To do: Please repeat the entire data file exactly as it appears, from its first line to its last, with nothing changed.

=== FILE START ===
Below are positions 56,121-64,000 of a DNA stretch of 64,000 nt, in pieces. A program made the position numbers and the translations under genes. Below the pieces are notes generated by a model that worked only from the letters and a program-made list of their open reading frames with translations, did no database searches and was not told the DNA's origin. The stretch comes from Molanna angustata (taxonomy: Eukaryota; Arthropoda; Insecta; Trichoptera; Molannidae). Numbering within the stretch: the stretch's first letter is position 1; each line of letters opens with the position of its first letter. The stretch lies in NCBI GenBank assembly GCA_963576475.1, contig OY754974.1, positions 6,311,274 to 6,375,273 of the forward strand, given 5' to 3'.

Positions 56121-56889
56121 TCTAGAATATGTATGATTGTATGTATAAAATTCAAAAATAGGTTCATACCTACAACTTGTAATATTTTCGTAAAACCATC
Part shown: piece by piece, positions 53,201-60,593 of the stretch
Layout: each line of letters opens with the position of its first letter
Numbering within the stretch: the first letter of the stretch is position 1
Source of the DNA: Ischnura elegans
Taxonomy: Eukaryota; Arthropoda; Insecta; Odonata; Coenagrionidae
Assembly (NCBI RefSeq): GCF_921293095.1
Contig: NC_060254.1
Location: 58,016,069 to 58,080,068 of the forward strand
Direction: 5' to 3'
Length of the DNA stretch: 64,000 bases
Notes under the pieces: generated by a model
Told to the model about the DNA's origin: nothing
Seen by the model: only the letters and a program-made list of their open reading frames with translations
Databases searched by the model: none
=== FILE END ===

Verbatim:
Below are positions 56,121-64,000 of a DNA stretch of 64,000 nt, in pieces. A program made the position numbers and the translations under genes. Below the pieces are notes generated by a model that worked only from the letters and a program-made list of their open reading frames with translations, did no database searches and was not told the DNA's origin. The stretch comes from Molanna angustata (taxonomy: Eukaryota; Arthropoda; Insecta; Trichoptera; Molannidae). Numbering within the stretch: the stretch's first letter is position 1; each line of letters opens with the position of its first letter. The stretch lies in NCBI GenBank assembly GCA_963576475.1, contig OY754974.1, positions 6,311,274 to 6,375,273 of the forward strand, given 5' to 3'.

Positions 56121-56889
56121 TCTAGAATATGTATGATTGTATGTATAAAATTCAAAAATAGGTTCATACCTACAACTTGTAATATTTTCGTAAAACCATC
Part shown: piece by piece, positions 53,201-60,593 of the stretch
Layout: each line of letters opens with the position of its first letter
Numbering within the stretch: the first letter of the stretch is position 1
Source of the DNA: Ischnura elegans
Taxonomy: Eukaryota; Arthropoda; Insecta; Odonata; Coenagrionidae
Assembly (NCBI RefSeq): GCF_921293095.1
Contig: NC_060254.1
Location: 58,016,069 to 58,080,068 of the forward strand
Direction: 5' to 3'
Length of the DNA stretch: 64,000 bases
Notes under the pieces: generated by a model
Told to the model about the DNA's origin: nothing
Seen by the model: only the letters and a program-made list of their open reading frames with translations
Databases searched by the model: none